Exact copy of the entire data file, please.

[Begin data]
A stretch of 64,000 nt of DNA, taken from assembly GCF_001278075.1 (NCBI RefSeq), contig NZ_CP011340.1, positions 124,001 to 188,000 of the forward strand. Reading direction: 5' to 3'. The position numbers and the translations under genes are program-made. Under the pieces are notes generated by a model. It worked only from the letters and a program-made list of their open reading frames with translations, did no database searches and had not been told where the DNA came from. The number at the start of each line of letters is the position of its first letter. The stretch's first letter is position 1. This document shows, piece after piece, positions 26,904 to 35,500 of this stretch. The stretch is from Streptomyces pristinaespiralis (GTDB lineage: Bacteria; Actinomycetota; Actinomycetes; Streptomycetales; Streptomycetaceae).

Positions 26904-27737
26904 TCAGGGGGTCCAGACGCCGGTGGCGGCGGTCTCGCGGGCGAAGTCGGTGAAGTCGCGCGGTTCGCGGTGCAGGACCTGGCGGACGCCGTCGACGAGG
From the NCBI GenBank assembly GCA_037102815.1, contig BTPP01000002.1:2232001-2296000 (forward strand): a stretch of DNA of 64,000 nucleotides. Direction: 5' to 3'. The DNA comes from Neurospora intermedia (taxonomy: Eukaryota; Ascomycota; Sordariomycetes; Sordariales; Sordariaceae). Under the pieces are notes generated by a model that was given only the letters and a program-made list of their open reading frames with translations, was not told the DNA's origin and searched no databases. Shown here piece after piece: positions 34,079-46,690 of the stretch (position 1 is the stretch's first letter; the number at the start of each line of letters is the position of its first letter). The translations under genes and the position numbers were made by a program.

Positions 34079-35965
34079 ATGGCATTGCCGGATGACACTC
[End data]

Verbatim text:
A stretch of 64,000 nt of DNA, taken from assembly GCF_001278075.1 (NCBI RefSeq), contig NZ_CP011340.1, positions 124,001 to 188,000 of the forward strand. Reading direction: 5' to 3'. The position numbers and the translations under genes are program-made. Under the pieces are notes generated by a model. It worked only from the letters and a program-made list of their open reading frames with translations, did no database searches and had not been told where the DNA came from. The number at the start of each line of letters is the position of its first letter. The stretch's first letter is position 1. This document shows, piece after piece, positions 26,904 to 35,500 of this stretch. The stretch is from Streptomyces pristinaespiralis (GTDB lineage: Bacteria; Actinomycetota; Actinomycetes; Streptomycetales; Streptomycetaceae).

Positions 26904-27737
26904 TCAGGGGGTCCAGACGCCGGTGGCGGCGGTCTCGCGGGCGAAGTCGGTGAAGTCGCGCGGTTCGCGGTGCAGGACCTGGCGGACGCCGTCGACGAGG
From the NCBI GenBank assembly GCA_037102815.1, contig BTPP01000002.1:2232001-2296000 (forward strand): a stretch of DNA of 64,000 nucleotides. Direction: 5' to 3'. The DNA comes from Neurospora intermedia (taxonomy: Eukaryota; Ascomycota; Sordariomycetes; Sordariales; Sordariaceae). Under the pieces are notes generated by a model that was given only the letters and a program-made list of their open reading frames with translations, was not told the DNA's origin and searched no databases. Shown here piece after piece: positions 34,079-46,690 of the stretch (position 1 is the stretch's first letter; the number at the start of each line of letters is the position of its first letter). The translations under genes and the position numbers were made by a program.

Positions 34079-35965
34079 ATGGCATTGCCGGATGACACTC